Deepening Interfaith DialogueUntil religions make peace, the nations will be at war.
Until religions are in dialogue, they will not be at peace.
– Hans Küng
From different countries and different religions – in this case meeting at a United Religions Initiative gathering in India, dialogue offers deeper understanding and new friendships. Photo: Jim Strong for URI
Thousands of articles this month, reflecting on the 9/11 tragedy ten years ago, sound a clarion call for deeper dialogue among people of faith and practice, regardless of tradition. The crying need for all of us to meet ‘the other’ with openness rather than fear, respect rather than suspicion, has never been clearer. Deepening interfaith dialogue will be an ongoing subtext at The Interfaith Observer, but in this launch issue it is front and center. The dialogue that transforms strangers into friends can more resemble an art form than a simple solution. Jim Wiggins’ ‘keynote’ essay reviews a new book unpacking what is required, particularly from Christians, in generating serious interreligious dialogue. In a companion interview, Joshua Stanton talks with one of the book’s authors and editors, John Cobb, a pioneer in process theology and interfaith relations.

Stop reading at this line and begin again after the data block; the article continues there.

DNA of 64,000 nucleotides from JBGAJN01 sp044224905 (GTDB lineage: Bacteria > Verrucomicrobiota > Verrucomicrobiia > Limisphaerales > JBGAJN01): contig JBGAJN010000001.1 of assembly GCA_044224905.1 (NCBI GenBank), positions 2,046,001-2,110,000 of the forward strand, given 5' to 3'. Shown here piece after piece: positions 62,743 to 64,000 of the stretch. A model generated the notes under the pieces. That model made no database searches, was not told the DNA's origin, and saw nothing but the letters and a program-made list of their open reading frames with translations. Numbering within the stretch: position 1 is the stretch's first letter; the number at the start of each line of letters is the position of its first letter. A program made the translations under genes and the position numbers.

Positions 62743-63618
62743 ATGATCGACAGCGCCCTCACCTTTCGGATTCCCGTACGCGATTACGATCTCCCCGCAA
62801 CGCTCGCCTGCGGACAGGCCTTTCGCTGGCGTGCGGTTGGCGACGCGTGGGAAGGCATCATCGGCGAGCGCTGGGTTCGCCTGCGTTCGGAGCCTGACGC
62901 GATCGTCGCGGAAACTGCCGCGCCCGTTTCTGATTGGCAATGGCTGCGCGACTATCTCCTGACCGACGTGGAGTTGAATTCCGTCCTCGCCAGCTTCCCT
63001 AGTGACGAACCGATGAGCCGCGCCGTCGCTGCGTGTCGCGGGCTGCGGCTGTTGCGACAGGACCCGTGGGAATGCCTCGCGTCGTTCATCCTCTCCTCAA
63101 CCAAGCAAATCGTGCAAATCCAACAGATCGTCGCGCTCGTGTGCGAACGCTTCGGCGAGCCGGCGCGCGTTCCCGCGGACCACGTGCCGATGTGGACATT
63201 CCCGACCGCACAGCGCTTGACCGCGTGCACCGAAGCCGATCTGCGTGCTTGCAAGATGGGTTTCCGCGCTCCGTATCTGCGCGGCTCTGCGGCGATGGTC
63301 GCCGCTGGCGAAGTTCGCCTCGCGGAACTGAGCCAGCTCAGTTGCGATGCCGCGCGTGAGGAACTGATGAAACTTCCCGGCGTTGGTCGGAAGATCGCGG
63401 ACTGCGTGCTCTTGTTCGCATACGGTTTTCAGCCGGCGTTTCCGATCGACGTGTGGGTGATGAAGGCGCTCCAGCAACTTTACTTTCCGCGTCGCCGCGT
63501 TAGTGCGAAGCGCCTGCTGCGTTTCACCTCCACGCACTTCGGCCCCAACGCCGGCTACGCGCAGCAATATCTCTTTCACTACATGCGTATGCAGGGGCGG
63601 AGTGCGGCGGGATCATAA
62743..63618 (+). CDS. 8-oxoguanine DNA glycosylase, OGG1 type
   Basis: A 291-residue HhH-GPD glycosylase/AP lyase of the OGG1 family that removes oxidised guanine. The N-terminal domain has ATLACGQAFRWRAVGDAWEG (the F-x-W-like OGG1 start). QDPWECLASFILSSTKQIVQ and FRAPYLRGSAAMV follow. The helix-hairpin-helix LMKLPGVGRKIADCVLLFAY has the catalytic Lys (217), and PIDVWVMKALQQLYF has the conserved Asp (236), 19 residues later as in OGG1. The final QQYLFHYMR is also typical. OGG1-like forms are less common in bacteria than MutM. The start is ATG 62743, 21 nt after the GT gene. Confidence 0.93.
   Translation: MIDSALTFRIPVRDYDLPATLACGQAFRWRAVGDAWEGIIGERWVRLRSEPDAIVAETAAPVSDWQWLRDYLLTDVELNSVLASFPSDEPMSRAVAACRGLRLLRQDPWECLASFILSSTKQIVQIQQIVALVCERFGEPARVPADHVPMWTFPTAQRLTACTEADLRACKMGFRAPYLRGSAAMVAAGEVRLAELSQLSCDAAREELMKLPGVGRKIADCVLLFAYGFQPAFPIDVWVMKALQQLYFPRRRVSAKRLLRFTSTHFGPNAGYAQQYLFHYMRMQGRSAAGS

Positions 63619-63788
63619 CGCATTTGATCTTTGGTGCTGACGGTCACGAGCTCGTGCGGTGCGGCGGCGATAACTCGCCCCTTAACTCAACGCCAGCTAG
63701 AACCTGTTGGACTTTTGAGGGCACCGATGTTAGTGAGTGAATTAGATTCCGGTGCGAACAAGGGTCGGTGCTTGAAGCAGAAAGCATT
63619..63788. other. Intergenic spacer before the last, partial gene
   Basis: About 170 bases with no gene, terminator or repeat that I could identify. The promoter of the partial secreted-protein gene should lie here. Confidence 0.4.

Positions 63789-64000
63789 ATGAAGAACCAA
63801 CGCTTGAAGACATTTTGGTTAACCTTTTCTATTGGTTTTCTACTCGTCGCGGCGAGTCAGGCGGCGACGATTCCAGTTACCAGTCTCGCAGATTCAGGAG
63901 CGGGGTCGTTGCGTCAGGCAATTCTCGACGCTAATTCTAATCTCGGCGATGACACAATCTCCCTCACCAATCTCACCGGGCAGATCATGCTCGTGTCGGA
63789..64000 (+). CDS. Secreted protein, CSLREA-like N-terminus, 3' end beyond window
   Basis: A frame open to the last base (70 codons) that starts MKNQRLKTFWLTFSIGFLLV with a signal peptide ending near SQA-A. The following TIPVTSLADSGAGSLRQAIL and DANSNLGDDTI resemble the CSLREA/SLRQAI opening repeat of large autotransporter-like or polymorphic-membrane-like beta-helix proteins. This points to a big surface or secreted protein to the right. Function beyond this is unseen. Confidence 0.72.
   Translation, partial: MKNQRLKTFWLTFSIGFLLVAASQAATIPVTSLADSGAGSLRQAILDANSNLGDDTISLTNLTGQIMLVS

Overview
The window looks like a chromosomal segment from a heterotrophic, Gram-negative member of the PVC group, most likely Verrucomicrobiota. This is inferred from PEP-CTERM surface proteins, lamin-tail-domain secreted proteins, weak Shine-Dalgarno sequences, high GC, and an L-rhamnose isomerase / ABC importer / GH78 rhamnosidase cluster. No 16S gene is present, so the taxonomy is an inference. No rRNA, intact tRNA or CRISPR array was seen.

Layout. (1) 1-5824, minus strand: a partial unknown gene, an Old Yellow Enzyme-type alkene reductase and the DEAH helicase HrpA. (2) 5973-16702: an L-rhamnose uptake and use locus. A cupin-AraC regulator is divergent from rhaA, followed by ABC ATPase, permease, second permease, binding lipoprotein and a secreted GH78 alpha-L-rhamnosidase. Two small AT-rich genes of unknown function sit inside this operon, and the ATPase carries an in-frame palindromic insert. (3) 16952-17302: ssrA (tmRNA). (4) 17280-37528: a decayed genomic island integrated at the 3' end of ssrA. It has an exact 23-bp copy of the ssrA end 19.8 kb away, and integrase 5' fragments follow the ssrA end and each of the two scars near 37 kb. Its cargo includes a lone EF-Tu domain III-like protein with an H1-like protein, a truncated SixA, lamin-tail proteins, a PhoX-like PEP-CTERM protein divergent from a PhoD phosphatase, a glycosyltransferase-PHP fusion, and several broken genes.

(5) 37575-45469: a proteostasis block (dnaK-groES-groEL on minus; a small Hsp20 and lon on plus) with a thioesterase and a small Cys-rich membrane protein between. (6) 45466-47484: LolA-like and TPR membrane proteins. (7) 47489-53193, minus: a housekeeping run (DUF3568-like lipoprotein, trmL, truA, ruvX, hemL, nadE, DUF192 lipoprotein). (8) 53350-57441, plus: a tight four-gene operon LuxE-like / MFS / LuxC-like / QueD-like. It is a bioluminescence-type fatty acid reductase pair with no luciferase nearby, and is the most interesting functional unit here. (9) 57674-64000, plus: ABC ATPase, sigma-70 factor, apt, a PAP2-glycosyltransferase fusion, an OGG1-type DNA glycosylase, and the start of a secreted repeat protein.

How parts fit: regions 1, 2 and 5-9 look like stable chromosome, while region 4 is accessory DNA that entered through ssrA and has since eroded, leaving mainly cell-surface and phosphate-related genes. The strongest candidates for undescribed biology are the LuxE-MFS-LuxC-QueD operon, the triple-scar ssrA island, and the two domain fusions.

Keynote Review & Interview
Getting to know you… a lot better by Jim Wiggins
Review of The Dialogue Comes of Age: Christian Encounters with Other Traditions (2011), John Cobb & Ward McAfee, Eds.
A Conversation with John Cobb by Joshua Stanton
The next five pieces introduce skill-sets that help tap the treasures of this arena, starting with Kay Lindahl’s reminder that quality listening helps generate quality dialogue. Patrice Brodeur’s short chart has inspired whole courses in doing a better dialogical job. Tom Bonacci, a Catholic priest, JW Windland, a mythologist, and Don Frew, a Wiccan, all have seasoned suggestions for the quest.
- The Lost Art of Listening by Kay Lindahl
- Rights, Responsibilities, and Skills of Dialogue by Patrice Brodeur
- A Safe Place to Address Prejudice, Stereotypes, and Fears
by Thomas Bonacci
- The Language of Interfaith Conversation by JW Windland
- Guidelines for Engaging in Productive Interfaith Dialogue
by Don Frew
Reflective essays follow by Nathan Samwini, Rami Shapiro, and Andrew Kille suggesting that ‘interfaith dialogue’ is not just a tool for peace and human survival but a source of deep, unexpected satisfactions and friendship, as well. A short video clip of Professor Diana Eck sums up the case.
A Holistic Approach
A ‘Dialogue of Life’ Approach to Interfaith Peace in West Africa
by Nathan Samwini
Taking the Frightening Next Step in Interfaith Dialogue by Rami Shapiro
A Ramadan Reflection
From Hatred to Healing by Andrew Kille
The Task Ahead
An Interview with Diana Eck